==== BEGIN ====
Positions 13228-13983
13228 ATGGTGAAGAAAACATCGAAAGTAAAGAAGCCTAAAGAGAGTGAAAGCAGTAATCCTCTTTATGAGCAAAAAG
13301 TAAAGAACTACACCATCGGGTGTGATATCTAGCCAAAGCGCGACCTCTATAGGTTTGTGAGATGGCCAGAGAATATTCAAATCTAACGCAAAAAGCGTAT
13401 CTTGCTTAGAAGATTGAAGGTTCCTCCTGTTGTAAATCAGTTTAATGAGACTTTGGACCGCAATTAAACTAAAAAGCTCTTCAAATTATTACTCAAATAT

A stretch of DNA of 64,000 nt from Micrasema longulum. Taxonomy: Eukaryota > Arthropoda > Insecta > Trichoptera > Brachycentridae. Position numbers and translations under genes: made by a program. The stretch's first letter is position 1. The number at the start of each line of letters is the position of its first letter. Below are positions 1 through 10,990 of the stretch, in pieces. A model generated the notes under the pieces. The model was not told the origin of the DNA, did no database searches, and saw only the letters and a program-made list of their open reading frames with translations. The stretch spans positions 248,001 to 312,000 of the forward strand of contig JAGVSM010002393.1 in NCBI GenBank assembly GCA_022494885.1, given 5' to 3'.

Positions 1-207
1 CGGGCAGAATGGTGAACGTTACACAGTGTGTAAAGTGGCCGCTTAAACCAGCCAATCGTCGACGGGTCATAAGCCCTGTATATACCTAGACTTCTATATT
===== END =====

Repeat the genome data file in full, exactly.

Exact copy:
Positions 13228-13983
13228 ATGGTGAAGAAAACATCGAAAGTAAAGAAGCCTAAAGAGAGTGAAAGCAGTAATCCTCTTTATGAGCAAAAAG
13301 TAAAGAACTACACCATCGGGTGTGATATCTAGCCAAAGCGCGACCTCTATAGGTTTGTGAGATGGCCAGAGAATATTCAAATCTAACGCAAAAAGCGTAT
13401 CTTGCTTAGAAGATTGAAGGTTCCTCCTGTTGTAAATCAGTTTAATGAGACTTTGGACCGCAATTAAACTAAAAAGCTCTTCAAATTATTACTCAAATAT

A stretch of DNA of 64,000 nt from Micrasema longulum. Taxonomy: Eukaryota > Arthropoda > Insecta > Trichoptera > Brachycentridae. Position numbers and translations under genes: made by a program. The stretch's first letter is position 1. The number at the start of each line of letters is the position of its first letter. Below are positions 1 through 10,990 of the stretch, in pieces. A model generated the notes under the pieces. The model was not told the origin of the DNA, did no database searches, and saw only the letters and a program-made list of their open reading frames with translations. The stretch spans positions 248,001 to 312,000 of the forward strand of contig JAGVSM010002393.1 in NCBI GenBank assembly GCA_022494885.1, given 5' to 3'.

Positions 1-207
1 CGGGCAGAATGGTGAACGTTACACAGTGTGTAAAGTGGCCGCTTAAACCAGCCAATCGTCGACGGGTCATAAGCCCTGTATATACCTAGACTTCTATATT